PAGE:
Brown started the game on he left side of a line with Fehr and Joel Ward. He also skated with Tom Wilson and Ryan Stoa. He logged 12:16 on the night and was credited with one shot on net and one hit.


“Overall I thought I had a pretty good game,” says Brown. “It was nice to have Wardo, Fehrsie, Tom and Stoa to help me out and keep me in check. Everyone was talking to me, so I felt comfortable.”


A native of Flower Mound, Tex., Brown is just the fifth Texas native ever to play in the NHL and the first ever to play for the Capitals.


The Spell Is Broken – Holtby was excellent in goal for Washington on Thursday, but it wasn’t enough to keep him from suffering his first career regular season loss to the Bruins.


Even after Wednesday’s loss, Holtby is now 4-1 with a 2.13 GAA and a .940 save pct. in five career appearances (four starts) during his career against the Bruins.


Road Blank – Thursday night’s whitewashing at the hands of the Bruins in Boston was the first shutout loss suffered by the Capitals on the road in more than two years.


The last time Washington failed to score a goal in a road contest was in a 5-0 loss to the Hurricanes in Carolina on Feb. 20, 2012 against Canes goalie Justin Peters.


The blanking was the first absorbed by the Capitals in Boston since Tim Thomas turned the trick in a 2-0 Caps loss in Beantown on Jan. 3, 2008.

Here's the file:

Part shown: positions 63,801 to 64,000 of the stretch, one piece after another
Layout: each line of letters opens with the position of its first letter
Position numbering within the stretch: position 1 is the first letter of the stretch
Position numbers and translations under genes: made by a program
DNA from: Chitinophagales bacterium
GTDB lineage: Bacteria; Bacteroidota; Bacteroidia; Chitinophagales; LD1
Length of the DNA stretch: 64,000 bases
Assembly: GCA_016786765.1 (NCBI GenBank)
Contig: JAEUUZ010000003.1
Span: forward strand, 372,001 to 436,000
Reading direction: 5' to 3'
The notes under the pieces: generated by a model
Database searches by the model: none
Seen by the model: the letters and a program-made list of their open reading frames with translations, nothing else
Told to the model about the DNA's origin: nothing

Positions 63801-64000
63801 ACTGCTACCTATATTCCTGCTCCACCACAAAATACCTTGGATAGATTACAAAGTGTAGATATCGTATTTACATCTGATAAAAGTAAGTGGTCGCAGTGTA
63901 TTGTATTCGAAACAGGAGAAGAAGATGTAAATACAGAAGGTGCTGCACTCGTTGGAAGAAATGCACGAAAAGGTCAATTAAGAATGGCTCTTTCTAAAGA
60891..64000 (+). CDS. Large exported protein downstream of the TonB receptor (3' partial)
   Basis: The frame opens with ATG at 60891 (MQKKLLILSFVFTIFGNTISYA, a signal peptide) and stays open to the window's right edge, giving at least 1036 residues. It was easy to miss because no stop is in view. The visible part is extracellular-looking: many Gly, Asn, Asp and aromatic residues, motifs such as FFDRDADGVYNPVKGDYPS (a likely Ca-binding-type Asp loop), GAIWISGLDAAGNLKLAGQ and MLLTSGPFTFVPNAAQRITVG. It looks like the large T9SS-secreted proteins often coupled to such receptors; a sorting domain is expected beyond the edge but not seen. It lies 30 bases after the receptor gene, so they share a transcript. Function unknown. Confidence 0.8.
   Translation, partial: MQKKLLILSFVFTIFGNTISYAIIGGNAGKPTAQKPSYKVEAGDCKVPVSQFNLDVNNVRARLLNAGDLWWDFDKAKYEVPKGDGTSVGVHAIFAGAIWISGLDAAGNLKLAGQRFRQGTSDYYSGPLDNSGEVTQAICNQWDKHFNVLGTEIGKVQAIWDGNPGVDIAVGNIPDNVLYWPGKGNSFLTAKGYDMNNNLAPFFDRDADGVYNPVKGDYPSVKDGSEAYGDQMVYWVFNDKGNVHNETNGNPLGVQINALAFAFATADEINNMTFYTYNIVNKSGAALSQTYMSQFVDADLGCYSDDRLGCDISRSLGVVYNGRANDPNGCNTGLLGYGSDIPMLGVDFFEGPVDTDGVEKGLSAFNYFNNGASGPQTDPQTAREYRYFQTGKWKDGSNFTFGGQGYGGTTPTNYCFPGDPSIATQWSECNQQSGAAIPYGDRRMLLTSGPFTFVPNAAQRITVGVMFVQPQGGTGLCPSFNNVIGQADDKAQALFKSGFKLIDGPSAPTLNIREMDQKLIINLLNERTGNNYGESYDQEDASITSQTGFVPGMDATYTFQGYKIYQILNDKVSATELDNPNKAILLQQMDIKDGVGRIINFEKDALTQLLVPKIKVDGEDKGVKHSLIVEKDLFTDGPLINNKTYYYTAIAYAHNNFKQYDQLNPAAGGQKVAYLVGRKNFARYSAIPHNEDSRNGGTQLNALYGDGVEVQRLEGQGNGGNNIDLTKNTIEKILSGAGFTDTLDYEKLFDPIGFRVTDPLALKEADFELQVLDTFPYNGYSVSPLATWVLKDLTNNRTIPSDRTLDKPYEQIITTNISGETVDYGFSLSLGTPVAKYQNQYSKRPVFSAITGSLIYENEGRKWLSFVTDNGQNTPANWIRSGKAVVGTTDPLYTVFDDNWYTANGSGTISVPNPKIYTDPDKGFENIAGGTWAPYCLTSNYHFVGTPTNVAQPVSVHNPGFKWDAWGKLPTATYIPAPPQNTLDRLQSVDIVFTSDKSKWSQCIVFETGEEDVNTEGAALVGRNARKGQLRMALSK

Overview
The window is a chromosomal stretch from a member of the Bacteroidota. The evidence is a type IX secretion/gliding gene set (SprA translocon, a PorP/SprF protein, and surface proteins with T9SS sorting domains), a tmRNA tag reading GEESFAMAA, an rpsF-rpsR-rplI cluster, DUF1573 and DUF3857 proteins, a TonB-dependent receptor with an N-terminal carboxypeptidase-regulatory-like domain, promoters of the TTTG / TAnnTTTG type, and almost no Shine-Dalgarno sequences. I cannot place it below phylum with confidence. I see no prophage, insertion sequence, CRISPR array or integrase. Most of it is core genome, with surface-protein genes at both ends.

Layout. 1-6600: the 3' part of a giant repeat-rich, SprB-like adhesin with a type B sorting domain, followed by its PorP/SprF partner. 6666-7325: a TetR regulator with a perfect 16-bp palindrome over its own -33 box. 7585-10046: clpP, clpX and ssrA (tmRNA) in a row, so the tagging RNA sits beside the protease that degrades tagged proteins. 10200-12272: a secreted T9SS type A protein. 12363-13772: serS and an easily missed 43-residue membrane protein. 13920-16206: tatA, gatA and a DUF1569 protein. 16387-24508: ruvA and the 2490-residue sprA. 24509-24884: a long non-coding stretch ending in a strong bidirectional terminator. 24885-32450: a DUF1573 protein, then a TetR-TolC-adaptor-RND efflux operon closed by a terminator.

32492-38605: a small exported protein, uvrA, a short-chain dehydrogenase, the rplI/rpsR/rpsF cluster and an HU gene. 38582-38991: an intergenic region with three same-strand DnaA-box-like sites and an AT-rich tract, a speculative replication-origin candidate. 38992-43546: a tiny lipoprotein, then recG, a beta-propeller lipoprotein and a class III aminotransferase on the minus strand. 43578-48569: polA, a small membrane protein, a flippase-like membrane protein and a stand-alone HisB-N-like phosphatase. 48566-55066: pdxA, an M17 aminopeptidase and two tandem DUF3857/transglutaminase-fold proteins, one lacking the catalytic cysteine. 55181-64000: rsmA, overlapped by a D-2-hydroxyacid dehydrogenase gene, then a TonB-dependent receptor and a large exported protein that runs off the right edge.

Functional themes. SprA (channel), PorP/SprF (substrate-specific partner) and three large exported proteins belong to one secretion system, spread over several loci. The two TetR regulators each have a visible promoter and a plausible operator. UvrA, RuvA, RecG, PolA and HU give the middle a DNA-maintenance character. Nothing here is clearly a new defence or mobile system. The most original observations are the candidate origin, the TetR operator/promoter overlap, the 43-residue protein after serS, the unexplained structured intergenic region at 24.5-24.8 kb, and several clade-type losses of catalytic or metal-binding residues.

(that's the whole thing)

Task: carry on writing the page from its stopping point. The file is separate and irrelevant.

Holtby Speaks – His postgame media scrum was the first time that Holtby spoke to the media since the NHL’s Wednesday trade deadline. Holtby’s longtime goaltending partner Michal Neuvirth was dealt to Buffalo in exchange for veteran goalkeeper Jaroslav Halak just before the deadline passed.


“There are obviously mixed emotions because I’ve played a long time with Michal in the minors and in the NHL,” says Holtby. “We’ve spent a lot of time together. But it’s great for him because he is going to get an opportunity to show what he can do, because he is an outstanding goalie. We bring in a very good, proven goalie [in Halak] who can help our team. I’ve only known him for one day, but he seems like he’s a very team-oriented guy and that’s what we need around here.


“We have the same goal in mind; we want to contribute to the Capitals. I’m looking forward to it in a way because there are a lot of things that he has done in his career to get to where he is. I’m looking forward to learning from that and being his teammate.”


By The Numbers – Mike Green paced the Capitals with 25:41 in ice time … Dustin Penner, Jack Hillen and Jay Beagle led the way with three hits each … Every Boston skater logged at least 11:20 in the game and none logged more than Johnny Boychuk’s 21:52 … Bergeron led the Bruins with eight shots on net … Bartkowski was the only Boston skater without a shot on goal on the night.